Sacramento nightmare — a downtown arena for Kings

Hey, Sacramento leaders, when was the last time you went for a stroll in downtown Sacramento at night? When was the last time your wife parked her car in an underground lot on L Street in the evening to go shopping at the disappearing Downtown Mall? Can you remember ever riding light rail after dark?

I’ve lived in Sacramento for close to 35 years, and I’ve never been thrilled about going downtown at night. It’s a scary place after the hordes of state workers have departed. I love the Crest Theatre, but few artsy movies are worth the tension I feel walking dark side streets to get there. When my wife and I go to concerts at the Community Center, we look for street parking on the south side of Capitol Park to avoid the jammed parking garages. After the show, we stick with a handful of other brave souls and walk the lighted, main path through the park. We feel vulnerable when we  separate to go to our car.

Amazingly, the visionaries touting a new arena for the Kings say the downtown railyard site is an idea whose time has come. With a little planning, downtown will become a festive place where sports fan will crowd new restaurants and bars and revel in the another Kings’ victory. A light rail stop will be built close to the entrance of the arena and thousands of Sacramentans who never ride the rails will change their ways.

Planning visionaries are counting on 20 percent of event-goers to use light rail, according to a story Tuesday  in The Sacramento Bee. That’s because the proposed $387 million arena lacks a substantial parking structure. Sports fans would have to use the estimated 8,200 current parking places within four blocks of the arena site. Unfortunately, those parking places  are used by daytime commuters and there’s no guarantee they would be vacated by game time.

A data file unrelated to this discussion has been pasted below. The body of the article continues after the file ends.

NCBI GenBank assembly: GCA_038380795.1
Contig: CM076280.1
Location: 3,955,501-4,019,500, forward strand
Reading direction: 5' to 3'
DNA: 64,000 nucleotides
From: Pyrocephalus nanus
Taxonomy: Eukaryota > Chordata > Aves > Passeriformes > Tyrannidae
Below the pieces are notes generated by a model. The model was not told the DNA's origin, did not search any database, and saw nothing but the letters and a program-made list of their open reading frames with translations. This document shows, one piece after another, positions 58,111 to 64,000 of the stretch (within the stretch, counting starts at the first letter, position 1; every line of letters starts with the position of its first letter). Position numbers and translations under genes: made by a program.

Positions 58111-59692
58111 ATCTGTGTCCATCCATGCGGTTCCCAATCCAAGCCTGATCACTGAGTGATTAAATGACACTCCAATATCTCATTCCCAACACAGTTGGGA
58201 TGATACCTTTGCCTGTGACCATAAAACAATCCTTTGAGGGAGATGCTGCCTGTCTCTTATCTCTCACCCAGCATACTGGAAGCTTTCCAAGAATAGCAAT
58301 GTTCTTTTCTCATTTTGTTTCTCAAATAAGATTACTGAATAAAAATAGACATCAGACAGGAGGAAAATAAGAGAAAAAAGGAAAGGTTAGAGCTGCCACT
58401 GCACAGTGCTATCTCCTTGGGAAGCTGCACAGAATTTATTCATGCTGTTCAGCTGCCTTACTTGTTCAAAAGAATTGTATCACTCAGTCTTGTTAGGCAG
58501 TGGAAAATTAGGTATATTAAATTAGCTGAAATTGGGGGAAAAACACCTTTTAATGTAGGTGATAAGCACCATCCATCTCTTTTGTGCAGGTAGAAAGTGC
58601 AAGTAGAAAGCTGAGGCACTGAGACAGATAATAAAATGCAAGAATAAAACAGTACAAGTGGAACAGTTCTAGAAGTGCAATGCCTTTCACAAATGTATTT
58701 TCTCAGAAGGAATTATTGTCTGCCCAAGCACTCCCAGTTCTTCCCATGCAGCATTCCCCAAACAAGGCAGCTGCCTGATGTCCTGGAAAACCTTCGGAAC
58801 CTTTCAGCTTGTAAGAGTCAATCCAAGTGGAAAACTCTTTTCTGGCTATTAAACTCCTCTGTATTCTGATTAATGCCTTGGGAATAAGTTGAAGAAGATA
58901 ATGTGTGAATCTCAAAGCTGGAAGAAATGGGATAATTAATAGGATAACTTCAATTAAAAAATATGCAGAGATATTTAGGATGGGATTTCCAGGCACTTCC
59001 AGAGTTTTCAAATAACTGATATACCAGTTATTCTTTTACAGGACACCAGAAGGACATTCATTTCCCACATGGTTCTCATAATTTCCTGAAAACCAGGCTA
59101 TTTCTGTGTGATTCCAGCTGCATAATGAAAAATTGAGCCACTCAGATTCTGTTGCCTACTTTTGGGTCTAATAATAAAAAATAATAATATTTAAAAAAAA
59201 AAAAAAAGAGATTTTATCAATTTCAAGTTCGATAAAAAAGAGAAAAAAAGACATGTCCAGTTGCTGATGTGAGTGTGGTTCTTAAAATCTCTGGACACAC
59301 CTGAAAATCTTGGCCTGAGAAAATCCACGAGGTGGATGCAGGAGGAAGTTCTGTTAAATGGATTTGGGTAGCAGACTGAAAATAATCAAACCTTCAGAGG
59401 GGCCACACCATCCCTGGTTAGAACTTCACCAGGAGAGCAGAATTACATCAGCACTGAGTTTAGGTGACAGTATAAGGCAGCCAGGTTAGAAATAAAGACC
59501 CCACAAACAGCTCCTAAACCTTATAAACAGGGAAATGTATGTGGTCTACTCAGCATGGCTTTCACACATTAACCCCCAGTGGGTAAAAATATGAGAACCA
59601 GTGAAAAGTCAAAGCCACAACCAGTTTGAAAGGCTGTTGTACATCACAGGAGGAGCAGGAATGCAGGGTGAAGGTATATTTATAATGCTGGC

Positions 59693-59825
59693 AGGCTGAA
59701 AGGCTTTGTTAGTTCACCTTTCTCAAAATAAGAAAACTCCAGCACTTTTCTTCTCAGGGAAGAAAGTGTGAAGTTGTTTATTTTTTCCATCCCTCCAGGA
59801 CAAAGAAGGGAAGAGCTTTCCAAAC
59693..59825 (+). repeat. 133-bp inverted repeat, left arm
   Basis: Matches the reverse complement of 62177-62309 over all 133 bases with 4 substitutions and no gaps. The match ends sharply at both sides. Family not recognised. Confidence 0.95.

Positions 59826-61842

In addition, concerns are being raised about gridlock on city streets and congestion on the freeways. The railyard site would be basically an infill project in a tightly constricted urban location and require new roads, off-ramps and bridges. For 25 years, as the Bee story notes, the Kings played in an arena that was in the middle of a huge parking lot in North Natomas. Even with that, patience was required getting in and out of the arena.

The downtown arena is predicated on making major physical changes to the city’s landscape during a long-lasting downturn in the economy. There must be dozens of city projects that have been put on hold already, including a transit center at the railyard site. Where would money for new infrastructure development come from?

Perhaps even more daunting is the idea of changing residents’ lifestyle. Sacramento is a car culture. People drive everywhere. The affluent folks who go to Kings games are unlikely to give up their SUVs and cars to take light rail, a mass-transit system that has struggled since its debut in 1987 to attract riders. One local architect and planner quoted in The Bee envisions Sacramento becoming  a New York or Boston, with subways filled with celebratory fans. “It’s a camaraderie that comes with mass transit,” he said.

Light rail cars making their way through Sacramento at night look like Edward Hopper’s famous painting “Nighthawks” – a depiction of lonely folks sitting forlornly in a diner. Any Kings’ fans riding light rail will be sharing the camaraderie of the defeated, if recent seasons are any gauge of the future.

The downtown sports arena plan is either pie-in-the sky urban renewal or a clever diversion by real estate developers with other things on their mind.

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